Seamanship Quotation

“In political activity, then, men sail a boundless and bottomless sea; there is neither harbour for shelter nor floor for anchorage, neither starting-place nor appointed destination.”
— from Michael Oakeshott's
Political Education” (1951)

Thursday, June 23, 2011

Conferencing on the border: nice people working the status quo

The myth of Alexander the Great slashing the Gordian knot has inspired few bold solutions to other seemingly intractable human problems. Northern Italians turned that tight bundle of rope into an exquisite gold broach. Canadian constitutionalists treat it as a question: is the knot a federal or provincial responsibility? This week, in Windsor and in Detroit, some 250 Canadians and Americans are conferencing on how to live in harmony with the knot—the border that runs across the middle of our continent.
The Great Lakes-St. Lawrence Region Summit is supported by two national governments, ten sub-national governments, two think tanks, many active and retired border watchers, and a big proposition: As one region, the economy around the Great Lakes and the St Lawrence River would be the fourth-largest economy in the world.
They gather with the support of a discussion paper containing specific ideas that could drive further “collaboration” across the region’s border. Click on:
They even created an acronym—GLSLR for Great Lakes-St. Lawrence Region—to help excite their thinking.
Representing public institutions and businesses that already benefit from the way things are, there is every reason to expect that their deliberations will be constructive, that they will see that thinking positively is half the battle. That is exactly the problem.
Their deliberations are based on a passive and blinkered view of our circumstances. Matthew Mendelsohn of the Mowat Center and John Austin of the Brookings Institute danced around the issue in an introductory piece in the National Post:
“Regions will be just as important as nation-states in ensuring the wellbeing of communities in the coming decades. The Great Lakes-St. Lawrence region - made up of the eight states and two provinces (Quebec and Ontario) that surround these great waters - has everything necessary to succeed in this new world.”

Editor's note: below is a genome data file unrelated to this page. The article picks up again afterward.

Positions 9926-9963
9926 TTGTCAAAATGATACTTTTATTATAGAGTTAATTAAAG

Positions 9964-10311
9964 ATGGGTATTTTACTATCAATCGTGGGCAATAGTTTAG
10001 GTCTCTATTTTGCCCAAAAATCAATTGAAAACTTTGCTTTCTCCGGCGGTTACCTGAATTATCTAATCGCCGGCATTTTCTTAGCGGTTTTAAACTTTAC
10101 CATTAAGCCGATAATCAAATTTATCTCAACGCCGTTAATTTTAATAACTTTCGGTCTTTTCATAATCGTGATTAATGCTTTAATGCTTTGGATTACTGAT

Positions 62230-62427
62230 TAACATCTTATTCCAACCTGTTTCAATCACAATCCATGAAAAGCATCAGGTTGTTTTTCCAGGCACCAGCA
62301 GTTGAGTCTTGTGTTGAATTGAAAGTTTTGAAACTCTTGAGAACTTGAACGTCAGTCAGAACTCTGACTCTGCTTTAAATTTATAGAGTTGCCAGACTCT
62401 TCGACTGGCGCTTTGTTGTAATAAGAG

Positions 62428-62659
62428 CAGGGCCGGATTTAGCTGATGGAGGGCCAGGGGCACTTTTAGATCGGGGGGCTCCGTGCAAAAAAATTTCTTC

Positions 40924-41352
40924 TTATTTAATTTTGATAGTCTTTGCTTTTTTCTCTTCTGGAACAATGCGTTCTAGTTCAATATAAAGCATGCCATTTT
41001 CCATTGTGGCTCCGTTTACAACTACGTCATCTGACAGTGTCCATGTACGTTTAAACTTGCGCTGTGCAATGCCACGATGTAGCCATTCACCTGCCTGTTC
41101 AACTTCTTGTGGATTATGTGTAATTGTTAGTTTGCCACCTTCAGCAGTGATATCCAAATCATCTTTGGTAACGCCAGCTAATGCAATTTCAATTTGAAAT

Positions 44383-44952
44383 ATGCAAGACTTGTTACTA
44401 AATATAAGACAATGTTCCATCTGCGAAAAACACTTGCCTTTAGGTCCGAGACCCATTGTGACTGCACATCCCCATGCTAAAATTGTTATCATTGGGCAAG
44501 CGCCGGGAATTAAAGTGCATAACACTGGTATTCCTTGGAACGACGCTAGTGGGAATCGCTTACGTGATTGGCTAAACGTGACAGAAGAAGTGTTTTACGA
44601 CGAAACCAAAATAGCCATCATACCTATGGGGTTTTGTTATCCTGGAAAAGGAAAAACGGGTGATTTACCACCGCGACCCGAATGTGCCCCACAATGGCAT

And later:
“One obstacle to this vision materializing is an inability to imagine our shared future. Other cross-border regions are beginning to act and think collectively, transcending national boundaries to address shared problems, manage shared resources and take advantage of new economic opportunity.”
There’s no question that North American economic regions will determine our future security and prosperity. However, on this continent, a “cross-border region” is largely a word game, a shadow of the integrated economic regions we face in the European Union and within the great powers of Asia.
The GLSLR is today primarily a watershed, not a community of some 100 million people striving in the same boat to recover past glory and then lead globally.
Imagining a shared future within the status quo is neither a new nor a very ambitious idea. Indeed, trying to imagine a way around the great artificial problems we’ve inherited from nationalists and protectionists only delays the emergence of genuine continental community-building.
A comprehensive agenda for a Great Lakes-St. Lawrence Region would address (1) the absence of collective political accountability, (2) the drag on trade, investment, and people caused by two floating currencies, (3) the nuisance of the passport requirement, and (4) the continuing obligation on elected governments to think of their neighbors as foreigners, not fellow citizens with votes.
In politics, “collaboration” outside your national jurisdiction is practiced and praised but isn’t a primary activity. For nearly two decades, public figures have talked about building another bridge across the Detroit River. Yet, its best chance now rests on a Canadian offer of $550 million and a promise to the legislators of Michigan that it won’t cost them a penny.
The central and West Coast economic clusters of North America will largely determine the future health of this continent. Their prospects would be improved significantly if they could shed the “cross-border” caveat.

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